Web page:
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February 13: Lent

The high priest Hilkiah told the court secretary Shaphan, “I have found the book of the law in the Lord’s temple,” and he gave the book to Shaphan, who read it. Then the court secretary Shaphan went to the king and reported, “Your servants have emptied out the silver that was found in the temple and have given it to those doing the work—those who oversee the Lord’s temple.” Then the court secretary Shaphan told the king, “The priest Hilkiah has given me a book,” and Shaphan read it in the presence of the king. When the king heard the words of the book of the law, he tore his clothes.” (2 Kings 22:8–11, CSB)

Lent is a season of penitence—the word penitence comes from the Latin word, paenitentia, meaning regret. The two major feast seasons of the Church are both preceded by a penitential season. Advent is a preparatory season for Christmas/Epiphany and Lent for Easter. Lent lasts 40 days—not including Sundays—and therefore always begins on a Wednesday, Ash Wednesday.

40 days is a commemoration of Jesus time of temptation in the wilderness of Judea after His baptism. During this time, He fasted. At the end of that time of fasting, the tempter came to tempt Jesus. Jesus understands how we are tempted. We find this in Hebrews: This High Priest of ours understands our weaknesses, for he faced all of the same testings we do, yet he did not sin.” (Hebrews 4:15, NLT)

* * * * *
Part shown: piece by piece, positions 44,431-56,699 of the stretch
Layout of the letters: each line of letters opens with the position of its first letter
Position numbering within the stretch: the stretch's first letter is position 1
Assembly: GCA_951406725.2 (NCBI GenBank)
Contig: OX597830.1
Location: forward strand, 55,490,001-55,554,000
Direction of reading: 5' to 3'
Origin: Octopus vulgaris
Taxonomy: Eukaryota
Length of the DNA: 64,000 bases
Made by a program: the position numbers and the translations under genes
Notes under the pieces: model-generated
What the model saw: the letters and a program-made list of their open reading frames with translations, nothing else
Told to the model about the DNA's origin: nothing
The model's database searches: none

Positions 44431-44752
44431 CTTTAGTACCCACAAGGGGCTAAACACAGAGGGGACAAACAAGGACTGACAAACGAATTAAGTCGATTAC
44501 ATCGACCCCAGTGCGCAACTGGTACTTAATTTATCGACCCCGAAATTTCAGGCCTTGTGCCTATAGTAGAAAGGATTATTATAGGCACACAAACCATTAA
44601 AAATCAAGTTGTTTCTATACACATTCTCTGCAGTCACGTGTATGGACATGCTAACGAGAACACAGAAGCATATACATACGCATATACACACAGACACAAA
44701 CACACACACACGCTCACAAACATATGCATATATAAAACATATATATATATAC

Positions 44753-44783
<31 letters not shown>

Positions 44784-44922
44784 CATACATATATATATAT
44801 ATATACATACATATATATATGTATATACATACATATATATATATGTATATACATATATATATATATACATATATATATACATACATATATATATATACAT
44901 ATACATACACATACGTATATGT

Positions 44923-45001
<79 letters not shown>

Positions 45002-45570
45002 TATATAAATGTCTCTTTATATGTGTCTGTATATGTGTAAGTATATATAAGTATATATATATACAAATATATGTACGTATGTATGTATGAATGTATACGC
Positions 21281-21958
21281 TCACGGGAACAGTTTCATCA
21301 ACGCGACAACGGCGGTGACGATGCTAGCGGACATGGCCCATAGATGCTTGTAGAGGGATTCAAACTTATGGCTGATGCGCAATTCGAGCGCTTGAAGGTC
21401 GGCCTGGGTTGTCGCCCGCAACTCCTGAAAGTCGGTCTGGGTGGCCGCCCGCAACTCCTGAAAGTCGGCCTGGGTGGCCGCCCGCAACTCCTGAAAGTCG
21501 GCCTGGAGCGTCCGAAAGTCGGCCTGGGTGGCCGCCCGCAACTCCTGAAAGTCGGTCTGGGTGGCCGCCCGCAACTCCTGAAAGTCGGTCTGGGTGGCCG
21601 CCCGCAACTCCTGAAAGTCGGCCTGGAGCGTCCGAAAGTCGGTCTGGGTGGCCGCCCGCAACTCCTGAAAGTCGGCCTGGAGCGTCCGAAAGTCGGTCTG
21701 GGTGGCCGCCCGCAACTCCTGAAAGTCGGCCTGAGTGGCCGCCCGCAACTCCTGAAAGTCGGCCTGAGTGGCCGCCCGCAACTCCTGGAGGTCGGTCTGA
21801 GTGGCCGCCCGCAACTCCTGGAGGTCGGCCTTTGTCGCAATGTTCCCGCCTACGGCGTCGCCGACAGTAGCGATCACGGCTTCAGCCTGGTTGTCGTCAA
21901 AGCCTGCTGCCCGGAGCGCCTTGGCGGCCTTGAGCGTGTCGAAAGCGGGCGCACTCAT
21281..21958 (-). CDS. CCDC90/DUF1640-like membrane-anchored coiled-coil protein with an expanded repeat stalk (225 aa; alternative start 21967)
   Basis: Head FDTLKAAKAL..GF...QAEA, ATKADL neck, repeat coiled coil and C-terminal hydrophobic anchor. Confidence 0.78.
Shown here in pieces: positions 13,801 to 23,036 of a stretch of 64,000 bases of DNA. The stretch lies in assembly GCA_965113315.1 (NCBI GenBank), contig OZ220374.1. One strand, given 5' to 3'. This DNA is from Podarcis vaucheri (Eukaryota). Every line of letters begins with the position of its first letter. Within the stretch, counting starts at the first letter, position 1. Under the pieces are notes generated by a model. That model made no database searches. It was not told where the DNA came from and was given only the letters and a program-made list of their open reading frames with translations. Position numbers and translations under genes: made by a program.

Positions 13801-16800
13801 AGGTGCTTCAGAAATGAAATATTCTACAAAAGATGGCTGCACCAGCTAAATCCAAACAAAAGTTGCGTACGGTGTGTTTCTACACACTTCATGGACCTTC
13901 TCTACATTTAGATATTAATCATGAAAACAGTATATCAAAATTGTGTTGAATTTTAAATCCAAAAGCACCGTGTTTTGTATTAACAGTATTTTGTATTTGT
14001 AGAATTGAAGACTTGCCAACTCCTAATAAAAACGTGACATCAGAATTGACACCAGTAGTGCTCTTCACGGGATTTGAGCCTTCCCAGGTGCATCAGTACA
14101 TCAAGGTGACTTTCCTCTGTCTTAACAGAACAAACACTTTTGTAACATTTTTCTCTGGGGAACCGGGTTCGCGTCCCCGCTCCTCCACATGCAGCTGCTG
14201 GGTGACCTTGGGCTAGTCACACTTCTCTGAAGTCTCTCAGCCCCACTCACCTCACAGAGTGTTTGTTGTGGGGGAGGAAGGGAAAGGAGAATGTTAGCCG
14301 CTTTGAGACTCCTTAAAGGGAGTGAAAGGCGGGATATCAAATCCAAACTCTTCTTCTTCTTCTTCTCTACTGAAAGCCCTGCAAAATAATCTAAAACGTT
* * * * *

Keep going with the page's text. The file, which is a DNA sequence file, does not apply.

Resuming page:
So, what is Lent? First, it is a time to confront our sins. We are to compare our life to the plumbline of God’s word. When King Josiah began much needed repairs to the temple, the Book of the Law was discovered. And when the Law was read to Josiah he tore his garments and wept for he recognized how far the nation had wondered from God’s will.

Second, Lent is a time to confess our sins. Confess sins that remain hidden in our thoughts, sins that have come out of our mouth, sins that we have actively committed. Confess sins of omission—the things that God would have us do yet we have left undone. We confess both the sins that are one-offs and those which are habitual.

Third, Lent is a time of repentance. The Greek word for repentance is μετανοέω (metanoeó), which is a change of mind and purpose. It goes well beyond saying “I’m sorry,” but a purposeful mind and soul living into the new reality of a changed life— reorienting ourselves from the self-centered life to the Christ-centered life.

Fourth, Lent is a time for prayer. Recognizing our own spiritual weaknesses, our lack of strength, we come that the Lord will supply every need and work in us His good and perfect will. The Christian fast has always been an integral part of our prayer life. That we can focus on the Lord, that we can remember our deeper hunger for the Lord. We pray for forgiveness, for transformation, and that the Holy Spirit would direct us in holiness.

Let this season of Lent be a time of drawing yourself closer to God.


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